This test revealed that CB1R -/- mice spent less time in open arms as well as a non-significant tendency to latency in comparison to CB1R +/+ and CB1R +/- mice, indicating anxiety-like behaviour. CB1R -/- mice also displayed lower total number of entries to both open and enclosed arms indicating lower locomotor and exploratory activity. In addition, CB1R -/- exhibited a smaller number of grooming episodes compared to other groups, which indicates a lower motivation to self-care.
The LDB test involved placing the mice in a construction of two adjoining compartments – one lit and one dark. CB1R -/- mice spent less time in the light compartment, however, the latency to leave the light compartment was also greater in CB1R -/- mice. Additionally, CB1R -/- mice presented fewer transitions between the light and dark compartments, indicating reduced locomotor activity. Overall, the results of the LDB test were considered to indicate anxiety-like behaviour, lower locomotor activity, and alterations in decision-making in CB1R -/- mice.
The NSFT test found that latency to first contact with food and food intake was lower in CB1R -/- mice which may indicate alterations to appetite.
The SST involved the application of a vaporised 10% w/v sucrose solution to the dorsal coat of each mouse. Researchers recorded the time taken by the animal to carry out the first grooming episode and total grooming activity time. CB1R -/- mice presented longer latency to the first grooming episode and fewer episodes of grooming in comparison to CB1R +/- and CB1R +/+ mice. These findings showed a decrease in induced self-care, which indicates apathy-related behaviour in CB1R -/- mice.
The FST demonstrated an increase in latency to immobility in CB1R -/- mice when placed in a glass cylinder containing water. Immobility is interpreted as a parameter related to depressive behaviour by measuring latency and the number and duration of episodes of immobility. The number of episodes and duration of immobility did not differ significantly between CB1R +/+ and CB1R -/- animals, however, longer latency may suggest an increase in the stress response to the test in CB1R -/- mice.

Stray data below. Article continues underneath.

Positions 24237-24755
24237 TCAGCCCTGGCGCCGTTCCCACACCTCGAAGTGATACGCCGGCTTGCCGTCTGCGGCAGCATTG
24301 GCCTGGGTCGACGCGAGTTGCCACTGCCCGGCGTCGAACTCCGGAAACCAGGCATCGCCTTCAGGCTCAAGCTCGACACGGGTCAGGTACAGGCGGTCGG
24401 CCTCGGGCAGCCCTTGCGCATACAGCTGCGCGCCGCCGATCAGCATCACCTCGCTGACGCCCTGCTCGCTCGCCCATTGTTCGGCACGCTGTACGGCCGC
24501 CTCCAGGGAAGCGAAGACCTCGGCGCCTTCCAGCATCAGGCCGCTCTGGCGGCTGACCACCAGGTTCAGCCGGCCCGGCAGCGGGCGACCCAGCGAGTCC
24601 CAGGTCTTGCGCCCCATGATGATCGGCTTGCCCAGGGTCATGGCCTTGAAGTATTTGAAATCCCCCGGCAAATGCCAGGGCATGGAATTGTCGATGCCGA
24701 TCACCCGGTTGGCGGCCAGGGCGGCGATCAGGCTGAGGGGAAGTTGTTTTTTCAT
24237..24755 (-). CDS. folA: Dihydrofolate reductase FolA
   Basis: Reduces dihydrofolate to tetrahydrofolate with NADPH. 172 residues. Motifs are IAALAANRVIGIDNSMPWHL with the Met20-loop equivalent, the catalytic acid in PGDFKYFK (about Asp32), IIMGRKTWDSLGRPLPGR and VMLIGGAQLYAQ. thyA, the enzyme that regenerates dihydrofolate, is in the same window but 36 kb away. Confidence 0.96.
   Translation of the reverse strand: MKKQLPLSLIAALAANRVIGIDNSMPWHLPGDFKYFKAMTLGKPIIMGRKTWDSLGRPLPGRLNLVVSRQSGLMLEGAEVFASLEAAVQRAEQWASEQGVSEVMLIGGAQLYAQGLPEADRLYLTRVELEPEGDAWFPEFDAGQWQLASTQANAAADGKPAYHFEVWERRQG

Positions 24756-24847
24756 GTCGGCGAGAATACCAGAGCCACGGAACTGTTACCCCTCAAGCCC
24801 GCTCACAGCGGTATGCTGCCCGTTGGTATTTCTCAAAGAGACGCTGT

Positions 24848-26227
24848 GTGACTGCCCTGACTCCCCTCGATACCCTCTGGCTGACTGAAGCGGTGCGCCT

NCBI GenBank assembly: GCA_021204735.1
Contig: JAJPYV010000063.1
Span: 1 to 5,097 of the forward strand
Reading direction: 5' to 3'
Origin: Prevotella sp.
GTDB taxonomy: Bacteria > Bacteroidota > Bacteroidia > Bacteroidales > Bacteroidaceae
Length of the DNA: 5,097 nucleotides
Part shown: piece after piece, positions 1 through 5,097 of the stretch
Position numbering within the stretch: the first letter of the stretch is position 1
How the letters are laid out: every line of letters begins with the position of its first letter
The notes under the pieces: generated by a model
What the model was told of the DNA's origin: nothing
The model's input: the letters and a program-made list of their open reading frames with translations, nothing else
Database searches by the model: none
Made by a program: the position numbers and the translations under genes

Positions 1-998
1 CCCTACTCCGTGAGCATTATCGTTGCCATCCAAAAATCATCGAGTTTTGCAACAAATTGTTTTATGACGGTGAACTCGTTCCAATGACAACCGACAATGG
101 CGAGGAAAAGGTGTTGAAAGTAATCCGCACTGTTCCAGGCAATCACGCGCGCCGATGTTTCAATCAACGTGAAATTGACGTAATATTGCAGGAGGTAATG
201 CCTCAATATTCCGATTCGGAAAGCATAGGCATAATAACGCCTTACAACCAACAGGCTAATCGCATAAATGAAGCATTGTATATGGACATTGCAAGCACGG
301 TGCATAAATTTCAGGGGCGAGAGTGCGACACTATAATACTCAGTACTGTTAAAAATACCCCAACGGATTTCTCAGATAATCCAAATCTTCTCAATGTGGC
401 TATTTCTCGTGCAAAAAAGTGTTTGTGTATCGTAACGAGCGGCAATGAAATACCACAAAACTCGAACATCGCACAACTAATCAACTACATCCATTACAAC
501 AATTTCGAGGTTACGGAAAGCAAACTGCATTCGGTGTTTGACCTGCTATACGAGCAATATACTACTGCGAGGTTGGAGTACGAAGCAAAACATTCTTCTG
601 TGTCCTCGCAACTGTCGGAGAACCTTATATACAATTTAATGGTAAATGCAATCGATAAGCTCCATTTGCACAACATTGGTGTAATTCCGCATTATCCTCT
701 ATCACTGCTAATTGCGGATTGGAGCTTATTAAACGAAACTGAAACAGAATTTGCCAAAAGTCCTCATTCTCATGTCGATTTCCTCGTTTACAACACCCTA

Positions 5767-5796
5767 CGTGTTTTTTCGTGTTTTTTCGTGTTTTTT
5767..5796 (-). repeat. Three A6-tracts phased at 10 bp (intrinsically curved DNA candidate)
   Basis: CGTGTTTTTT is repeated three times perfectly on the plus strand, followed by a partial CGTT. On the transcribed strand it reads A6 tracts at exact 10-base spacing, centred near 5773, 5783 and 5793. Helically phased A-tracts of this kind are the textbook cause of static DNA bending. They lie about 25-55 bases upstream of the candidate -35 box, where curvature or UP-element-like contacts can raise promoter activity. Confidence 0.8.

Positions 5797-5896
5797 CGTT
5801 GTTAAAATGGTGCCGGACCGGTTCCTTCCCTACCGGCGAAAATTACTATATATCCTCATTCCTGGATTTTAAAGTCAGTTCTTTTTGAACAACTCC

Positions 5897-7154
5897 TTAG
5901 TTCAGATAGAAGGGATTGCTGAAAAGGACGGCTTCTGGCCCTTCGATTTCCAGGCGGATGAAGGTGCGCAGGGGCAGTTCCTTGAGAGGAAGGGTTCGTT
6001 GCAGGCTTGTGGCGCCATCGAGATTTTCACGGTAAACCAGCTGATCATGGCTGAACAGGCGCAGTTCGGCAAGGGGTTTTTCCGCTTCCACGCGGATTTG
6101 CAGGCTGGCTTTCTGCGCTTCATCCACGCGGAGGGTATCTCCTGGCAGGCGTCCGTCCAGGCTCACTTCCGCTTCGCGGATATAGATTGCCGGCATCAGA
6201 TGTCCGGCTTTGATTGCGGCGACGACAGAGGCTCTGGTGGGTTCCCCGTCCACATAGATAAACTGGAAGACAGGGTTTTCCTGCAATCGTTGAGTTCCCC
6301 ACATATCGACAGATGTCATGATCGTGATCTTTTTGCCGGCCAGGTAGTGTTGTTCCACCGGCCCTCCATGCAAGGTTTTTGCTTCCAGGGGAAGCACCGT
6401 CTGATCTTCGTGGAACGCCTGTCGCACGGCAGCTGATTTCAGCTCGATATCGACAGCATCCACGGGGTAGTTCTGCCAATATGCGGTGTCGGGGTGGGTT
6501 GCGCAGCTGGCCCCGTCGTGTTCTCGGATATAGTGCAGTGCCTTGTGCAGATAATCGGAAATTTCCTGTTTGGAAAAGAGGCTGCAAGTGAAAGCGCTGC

The researchers and authors of this study conclude that, when considered as a whole, these results reinforce existing evidence that CB1R play a significant role in the regulation of mood and anxiety states. It is indicated that the complete absence of CB1R produces anxiety-like behaviour, decreased locomotor activity, decreased appetite and body weight, risk assessment and decreased motivation for self-care. All of these symptoms are often observed in human patients diagnosed with anxiety and depression.
These findings, along with the findings of previous studies, support the continued exploration into the potential impact of therapeutic drugs in the regulation of eCB signalling on anxiety and depression.